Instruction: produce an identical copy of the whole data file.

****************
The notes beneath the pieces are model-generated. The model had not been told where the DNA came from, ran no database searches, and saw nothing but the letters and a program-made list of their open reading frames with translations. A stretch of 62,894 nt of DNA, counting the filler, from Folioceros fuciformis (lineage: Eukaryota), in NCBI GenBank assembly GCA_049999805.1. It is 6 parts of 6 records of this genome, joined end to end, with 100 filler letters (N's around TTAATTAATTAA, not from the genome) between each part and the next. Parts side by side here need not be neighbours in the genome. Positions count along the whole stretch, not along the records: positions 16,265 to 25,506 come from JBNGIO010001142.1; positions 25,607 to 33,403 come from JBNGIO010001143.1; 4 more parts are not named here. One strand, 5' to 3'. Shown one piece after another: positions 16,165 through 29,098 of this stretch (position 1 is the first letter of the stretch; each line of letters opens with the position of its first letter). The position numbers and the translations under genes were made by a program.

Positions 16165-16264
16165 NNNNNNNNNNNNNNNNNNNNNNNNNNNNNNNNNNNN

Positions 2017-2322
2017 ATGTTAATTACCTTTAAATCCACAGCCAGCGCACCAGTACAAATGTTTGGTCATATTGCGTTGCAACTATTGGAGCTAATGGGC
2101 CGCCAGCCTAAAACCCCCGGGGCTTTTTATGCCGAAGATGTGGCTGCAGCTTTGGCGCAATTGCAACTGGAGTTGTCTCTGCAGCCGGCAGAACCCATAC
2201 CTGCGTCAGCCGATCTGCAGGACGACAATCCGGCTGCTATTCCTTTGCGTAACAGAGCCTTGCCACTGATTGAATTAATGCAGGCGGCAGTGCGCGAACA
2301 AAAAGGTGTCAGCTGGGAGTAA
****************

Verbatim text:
The notes beneath the pieces are model-generated. The model had not been told where the DNA came from, ran no database searches, and saw nothing but the letters and a program-made list of their open reading frames with translations. A stretch of 62,894 nt of DNA, counting the filler, from Folioceros fuciformis (lineage: Eukaryota), in NCBI GenBank assembly GCA_049999805.1. It is 6 parts of 6 records of this genome, joined end to end, with 100 filler letters (N's around TTAATTAATTAA, not from the genome) between each part and the next. Parts side by side here need not be neighbours in the genome. Positions count along the whole stretch, not along the records: positions 16,265 to 25,506 come from JBNGIO010001142.1; positions 25,607 to 33,403 come from JBNGIO010001143.1; 4 more parts are not named here. One strand, 5' to 3'. Shown one piece after another: positions 16,165 through 29,098 of this stretch (position 1 is the first letter of the stretch; each line of letters opens with the position of its first letter). The position numbers and the translations under genes were made by a program.

Positions 16165-16264
16165 NNNNNNNNNNNNNNNNNNNNNNNNNNNNNNNNNNNN

Positions 2017-2322
2017 ATGTTAATTACCTTTAAATCCACAGCCAGCGCACCAGTACAAATGTTTGGTCATATTGCGTTGCAACTATTGGAGCTAATGGGC
2101 CGCCAGCCTAAAACCCCCGGGGCTTTTTATGCCGAAGATGTGGCTGCAGCTTTGGCGCAATTGCAACTGGAGTTGTCTCTGCAGCCGGCAGAACCCATAC
2201 CTGCGTCAGCCGATCTGCAGGACGACAATCCGGCTGCTATTCCTTTGCGTAACAGAGCCTTGCCACTGATTGAATTAATGCAGGCGGCAGTGCGCGAACA
2301 AAAAGGTGTCAGCTGGGAGTAA